One year after the Lleida Aula de Teatre case: "I won't forget, but it won't stop me from being happy"
The women who reported the incident a year ago explain what it has meant to take this step forward
BarcelonaIt all started when Goretti stood up at a meeting of Dones a Escena and said what she had been keeping for herself for 15 years: "In our city there has also been abuse". Next to her was Marta. Both had been abused by Antonio Gómez when they were teenagers. The two now remember the process that began that day before a group of colleagues in the performing arts that led to the complaint against Gómez and another teacher. A process that accelerated a year ago with an article in the ARA that explained the 20 years of abuses in the Aula de Teatre de Lleida, which Isabel Coixet has now turned into a documentary.
There were two of them, but they ended up being nine. They formed their circle, a space of complicity that became a refuge. They are a group of girls who have created a deep bond, who have made a painful but at the same time healing journey together. "When one girl says "I can't take it anymore", the others say "it's okay, we're here", says Marta. And when doubts and fears came, there was always Dones a Escena. "They were our shield, without them we wouldn't be here", says Goretti.
Since the case broke out, they have had to devote a lot of "time and effort" to move forward: conversations with the City Council, testifying to the commission of inquiry and now leaving their testimony in a documentary piece to help "people who we know still suffer or have suffered". An emotional toll that would be rewarded if they managed to reopen the case, but above all if it helped to make visible a widespread phenomenon. "Imagine the value our stories would have if they served as a witness for other people".
Nevertheless, taking the step, first explaining the story and finally coming forward -even though they all did theatre and some of them still practice it-, has not been easy at all: "Now we explain our life, we are not behind a character", says Marta. "At the beginning it was very difficult for me to take on the word victim, but naming it, what I was so afraid of, has brought me a lot of peace. Now I feel comfortable talking about it, the other day in a training I said: "I am a survivor". I have used it to inspire other people".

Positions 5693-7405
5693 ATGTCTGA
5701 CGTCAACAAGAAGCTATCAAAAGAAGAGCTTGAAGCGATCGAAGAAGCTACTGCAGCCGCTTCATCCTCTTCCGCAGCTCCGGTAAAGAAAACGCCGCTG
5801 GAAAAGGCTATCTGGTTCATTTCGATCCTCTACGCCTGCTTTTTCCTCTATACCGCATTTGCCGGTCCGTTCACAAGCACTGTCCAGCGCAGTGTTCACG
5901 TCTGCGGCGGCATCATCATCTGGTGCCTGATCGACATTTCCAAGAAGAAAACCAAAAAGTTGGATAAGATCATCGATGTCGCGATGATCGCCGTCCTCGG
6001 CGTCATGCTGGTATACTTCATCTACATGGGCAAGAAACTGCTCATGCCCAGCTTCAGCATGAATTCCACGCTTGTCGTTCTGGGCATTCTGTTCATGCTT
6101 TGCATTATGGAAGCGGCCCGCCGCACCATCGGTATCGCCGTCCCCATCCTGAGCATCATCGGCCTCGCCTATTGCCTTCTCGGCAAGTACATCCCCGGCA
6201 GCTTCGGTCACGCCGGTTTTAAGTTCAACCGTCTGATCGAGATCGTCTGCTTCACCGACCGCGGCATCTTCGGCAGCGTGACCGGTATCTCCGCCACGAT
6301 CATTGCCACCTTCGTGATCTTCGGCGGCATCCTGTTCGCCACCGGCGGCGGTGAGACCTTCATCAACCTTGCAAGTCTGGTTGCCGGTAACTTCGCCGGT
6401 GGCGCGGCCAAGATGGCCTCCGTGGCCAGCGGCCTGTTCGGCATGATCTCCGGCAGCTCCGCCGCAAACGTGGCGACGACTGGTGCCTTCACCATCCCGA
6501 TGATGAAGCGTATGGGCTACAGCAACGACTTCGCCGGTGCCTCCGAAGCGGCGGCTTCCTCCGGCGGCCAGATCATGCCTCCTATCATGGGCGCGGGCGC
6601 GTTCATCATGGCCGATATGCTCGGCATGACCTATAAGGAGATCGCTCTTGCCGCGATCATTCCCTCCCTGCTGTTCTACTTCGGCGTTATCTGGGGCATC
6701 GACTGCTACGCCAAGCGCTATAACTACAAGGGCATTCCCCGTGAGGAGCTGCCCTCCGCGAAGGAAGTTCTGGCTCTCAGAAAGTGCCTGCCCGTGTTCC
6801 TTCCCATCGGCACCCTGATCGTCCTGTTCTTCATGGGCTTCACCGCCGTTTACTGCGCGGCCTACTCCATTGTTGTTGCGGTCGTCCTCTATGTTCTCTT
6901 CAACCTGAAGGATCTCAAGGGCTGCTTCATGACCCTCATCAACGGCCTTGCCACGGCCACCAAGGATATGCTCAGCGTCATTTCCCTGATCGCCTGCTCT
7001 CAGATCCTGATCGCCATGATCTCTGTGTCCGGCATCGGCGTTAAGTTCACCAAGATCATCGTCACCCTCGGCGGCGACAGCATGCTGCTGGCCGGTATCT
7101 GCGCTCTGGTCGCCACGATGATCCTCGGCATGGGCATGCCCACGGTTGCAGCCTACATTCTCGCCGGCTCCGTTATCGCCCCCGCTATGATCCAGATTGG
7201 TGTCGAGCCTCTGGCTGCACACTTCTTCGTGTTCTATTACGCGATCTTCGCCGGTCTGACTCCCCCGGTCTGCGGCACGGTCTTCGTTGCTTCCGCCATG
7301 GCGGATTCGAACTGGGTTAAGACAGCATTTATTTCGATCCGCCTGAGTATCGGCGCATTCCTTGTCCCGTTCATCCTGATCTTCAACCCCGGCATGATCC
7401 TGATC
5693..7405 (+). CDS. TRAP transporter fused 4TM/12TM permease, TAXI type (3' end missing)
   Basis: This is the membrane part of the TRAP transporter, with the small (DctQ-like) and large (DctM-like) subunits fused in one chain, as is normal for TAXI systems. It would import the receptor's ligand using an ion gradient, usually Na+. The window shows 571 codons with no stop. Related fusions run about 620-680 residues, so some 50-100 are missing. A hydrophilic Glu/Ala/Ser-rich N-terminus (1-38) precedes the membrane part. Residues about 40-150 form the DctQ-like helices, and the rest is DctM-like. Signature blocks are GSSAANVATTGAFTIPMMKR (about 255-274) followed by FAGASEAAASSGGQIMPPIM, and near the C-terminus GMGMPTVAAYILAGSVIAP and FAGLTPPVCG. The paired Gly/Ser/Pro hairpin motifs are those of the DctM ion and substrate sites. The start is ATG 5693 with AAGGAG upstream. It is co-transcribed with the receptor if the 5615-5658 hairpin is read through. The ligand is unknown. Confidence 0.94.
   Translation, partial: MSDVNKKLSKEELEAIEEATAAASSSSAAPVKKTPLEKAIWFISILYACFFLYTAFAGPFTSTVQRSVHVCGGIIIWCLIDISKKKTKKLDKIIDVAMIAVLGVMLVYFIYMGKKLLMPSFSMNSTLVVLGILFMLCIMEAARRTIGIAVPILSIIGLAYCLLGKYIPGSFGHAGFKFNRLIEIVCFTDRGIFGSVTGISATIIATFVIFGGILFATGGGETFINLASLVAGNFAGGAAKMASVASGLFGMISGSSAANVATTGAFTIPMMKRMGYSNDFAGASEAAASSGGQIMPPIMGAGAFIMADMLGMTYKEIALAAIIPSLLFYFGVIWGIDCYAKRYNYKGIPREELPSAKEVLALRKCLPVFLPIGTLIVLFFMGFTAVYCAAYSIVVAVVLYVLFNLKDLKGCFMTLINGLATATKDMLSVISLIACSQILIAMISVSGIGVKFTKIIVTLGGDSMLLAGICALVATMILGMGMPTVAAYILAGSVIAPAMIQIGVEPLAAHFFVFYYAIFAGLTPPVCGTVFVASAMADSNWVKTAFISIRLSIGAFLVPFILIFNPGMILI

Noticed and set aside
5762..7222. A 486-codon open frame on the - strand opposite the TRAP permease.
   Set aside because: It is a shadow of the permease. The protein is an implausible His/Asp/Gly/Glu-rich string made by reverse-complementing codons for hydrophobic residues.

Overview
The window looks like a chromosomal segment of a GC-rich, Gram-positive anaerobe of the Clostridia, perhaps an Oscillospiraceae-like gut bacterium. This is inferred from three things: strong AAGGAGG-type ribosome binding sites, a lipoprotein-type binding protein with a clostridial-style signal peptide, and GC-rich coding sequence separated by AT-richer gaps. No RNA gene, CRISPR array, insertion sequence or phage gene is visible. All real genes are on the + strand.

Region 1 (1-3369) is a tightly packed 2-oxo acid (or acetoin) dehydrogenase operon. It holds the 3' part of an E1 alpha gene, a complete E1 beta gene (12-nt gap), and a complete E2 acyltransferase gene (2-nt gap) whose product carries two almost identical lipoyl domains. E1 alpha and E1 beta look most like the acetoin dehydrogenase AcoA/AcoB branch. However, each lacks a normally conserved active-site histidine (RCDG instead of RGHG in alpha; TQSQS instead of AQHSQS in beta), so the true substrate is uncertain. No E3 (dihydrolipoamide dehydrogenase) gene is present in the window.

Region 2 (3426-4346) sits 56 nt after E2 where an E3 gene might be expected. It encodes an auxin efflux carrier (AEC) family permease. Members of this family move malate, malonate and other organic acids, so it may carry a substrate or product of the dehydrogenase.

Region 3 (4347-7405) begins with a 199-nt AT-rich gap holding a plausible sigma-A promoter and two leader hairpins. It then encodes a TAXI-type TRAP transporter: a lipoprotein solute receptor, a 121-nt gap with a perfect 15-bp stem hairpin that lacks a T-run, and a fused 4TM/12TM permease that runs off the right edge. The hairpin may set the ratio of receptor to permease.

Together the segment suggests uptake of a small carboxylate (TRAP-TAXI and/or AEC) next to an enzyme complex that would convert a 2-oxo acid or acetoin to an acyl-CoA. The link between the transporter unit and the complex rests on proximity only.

"By talking you feel heard, you know you are not the only one. Sharing the memory makes it less painful, keeping it inside and keeping silent makes it harder", says Goretti. Despite the fact that doing so implies placing oneself at the centre of a debate full of impulses. And even more so in a small town: "Often they end up judging us, not the abuser".
When they think about the response they have received after reporting the facts, they both remember a phrase that another of the girls, Sònia, always repeats: "It is as painful what Antonio did to us as, 20 years later, that they tell us that they didn't know anything". They have seen with a certain "frustration" how the case of the Institut de Teatre meant a tsunami of reactions and the beginning of a change, while with the case of the Aula everything is moving very slowly. "What else do we have to do?" they ask. "We've waited for 20 years, we can't wait any longer", asks Marta, who sees how little by little "the oil stain" that they themselves helped to spread is getting bigger: people are losing their fear of breaking the silence. Two months ago, last March, the Aula issued a statement apologising to the women, and a mediation process has begun with the Paeria (the Lleida Town Hall).
"We are nine normal w"
Proof of this change was the demonstration in Lleida on 5 March, with half a thousand people shouting "enough" under the slogan "This is not theater." "It was restorative, it was the social response we needed", says Goretti. "We saw that we can begin to close the circle, that there are people who have taken our testimony", says Marta. They have also seen changes in their environment. Not only because of the messages from former classmates apologising for not having realised what was happening in the classroom, but also because many people, such as a group of men in the sector, "after reading the article have checked themselves, looking to see if they have hurt anyone".
The girls arrived at the first -virtual- meeting with Coixet with many doubts. About the "what and the how". Especially the how. But "we talked to her and we said yes very quickly, she didn't want to know anything about what had happened to us, because she had already read about it, and we felt listened to". "We are nine normal girls", Goretti sums up. "We are not sad girls who spend our lives crying" and this is exactly what they saw that Coixet wanted to explain, says Marta: "I don't forget Antonio, nor do I forgive him, but he won't stop me from moving on with my life and being happy".